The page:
Increasing Mask Adherence for Collegiate Football Players during COVID-19.
CLIENT. Design Research Course, Northwestern University
PROJECT. Increasing Mask Adherence in the time of COVID-19.
INDUSTRY. Design Research
ROLE. Led team in research planning, insight development, and framework creation.
Coach Fitz from Northwestern Football wearing a mask on game-day.
Courtesy of the Chicago Tribune.
For a graduate class, my team was tasked with the prompt: how might we increase mask adherence in the time of COVID-19. This broad prompt led my team to delve into the design journey from defining the users and stakeholders through creating insights and possible solutions from user research.
After defining our stakeholders as collegiate football players, my team worked on developing a total of three possible solutions varying from a service in which the players receive new masks daily to a unique mask-carrying case that sanitizes that mask as it stores it. All of these solutions are grounded in user-based evidence from a total of three rounds of ethnographic research.
The different stages of mask adherence.
Research and Synthesis
Our team started by narrowing down what user group we should look into. We decided on athletes because of their unique position of having close contact (within 6 feet) with other people not necessarily in their 'quarantine bubble'. After performing interviews with three different levels of athletes, a high school hockey player, a collegiate football player, and a professional tennis player, we decided to hone in on college football players. This user group was unique because they had access to daily COVID-19 testing and were not required to wear a mask during field practice or games. This unique set of challenges forced us to take a step back and examine what the mask adherence journey looked at.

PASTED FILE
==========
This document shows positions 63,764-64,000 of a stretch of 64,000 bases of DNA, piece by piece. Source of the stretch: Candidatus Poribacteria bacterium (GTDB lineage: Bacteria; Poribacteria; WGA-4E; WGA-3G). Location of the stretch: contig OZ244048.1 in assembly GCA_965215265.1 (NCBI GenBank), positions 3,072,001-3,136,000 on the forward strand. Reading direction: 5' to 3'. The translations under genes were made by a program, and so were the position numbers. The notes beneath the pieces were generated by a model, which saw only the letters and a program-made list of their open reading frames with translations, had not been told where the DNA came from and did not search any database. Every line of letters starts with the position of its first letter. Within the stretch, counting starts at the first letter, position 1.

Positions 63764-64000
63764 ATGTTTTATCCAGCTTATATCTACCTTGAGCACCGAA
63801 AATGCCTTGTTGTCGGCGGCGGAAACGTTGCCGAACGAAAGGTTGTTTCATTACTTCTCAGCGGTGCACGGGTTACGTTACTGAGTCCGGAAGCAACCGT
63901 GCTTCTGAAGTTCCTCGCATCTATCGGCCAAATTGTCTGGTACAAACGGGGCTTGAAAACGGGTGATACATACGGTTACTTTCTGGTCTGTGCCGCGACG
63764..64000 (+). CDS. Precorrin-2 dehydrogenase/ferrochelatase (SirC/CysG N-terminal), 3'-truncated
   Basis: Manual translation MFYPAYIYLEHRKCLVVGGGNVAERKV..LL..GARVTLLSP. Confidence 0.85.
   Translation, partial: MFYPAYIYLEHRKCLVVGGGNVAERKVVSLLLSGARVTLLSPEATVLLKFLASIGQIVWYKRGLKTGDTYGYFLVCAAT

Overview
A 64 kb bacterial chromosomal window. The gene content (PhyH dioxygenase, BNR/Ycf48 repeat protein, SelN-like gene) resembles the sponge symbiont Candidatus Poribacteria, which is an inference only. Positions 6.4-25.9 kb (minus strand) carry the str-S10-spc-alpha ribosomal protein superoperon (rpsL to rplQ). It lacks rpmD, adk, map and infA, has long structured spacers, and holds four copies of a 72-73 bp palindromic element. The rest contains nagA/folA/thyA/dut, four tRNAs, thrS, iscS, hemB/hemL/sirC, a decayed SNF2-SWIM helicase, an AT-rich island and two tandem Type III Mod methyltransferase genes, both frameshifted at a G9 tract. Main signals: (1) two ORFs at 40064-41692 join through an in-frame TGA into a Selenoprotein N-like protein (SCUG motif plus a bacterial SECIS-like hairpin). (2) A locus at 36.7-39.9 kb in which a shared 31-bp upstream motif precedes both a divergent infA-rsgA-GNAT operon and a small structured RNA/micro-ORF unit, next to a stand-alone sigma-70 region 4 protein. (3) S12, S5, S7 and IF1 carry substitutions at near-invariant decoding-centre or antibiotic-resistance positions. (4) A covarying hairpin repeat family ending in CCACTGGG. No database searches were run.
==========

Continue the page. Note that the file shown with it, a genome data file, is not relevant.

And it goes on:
Images from user interviews showing current mask storage habits.
After performing another round of user interviews, this time with three additional collegiate football players, we were able to form insights from the data collected. We learned:
Since users fear the consequences of forgetting a mask, they placed their masks with items that they already are accustomed to not forgetting (i.e keys, wallet)
Although users are really trying hard to not get COVID, they do not take the proper precautions to wash or store their masks.
When choosing a mask, users tend to pick one that is more recognizable in order to not lose it or confuse it with his teammates.
Although users know they should only use their mask once, they feel bad throwing it away because it is a waste for just one use.
Design and Iterate
The insights developed informed the creation and iteration of three, viable prototypes that were then shared with the users for additional feedback that then led to iterations.
Prototype B: Mask changing service.
Prototype A: Color changing reminder.
Prototype C: Mask storage case.
This project was more about the process than the solution. Through user-look studies, I learned the valuable lesson of not only listening but looking and observing the behaviors of a consumer. These observations informed me and my group of valuable insights that led to our user-focused solutions.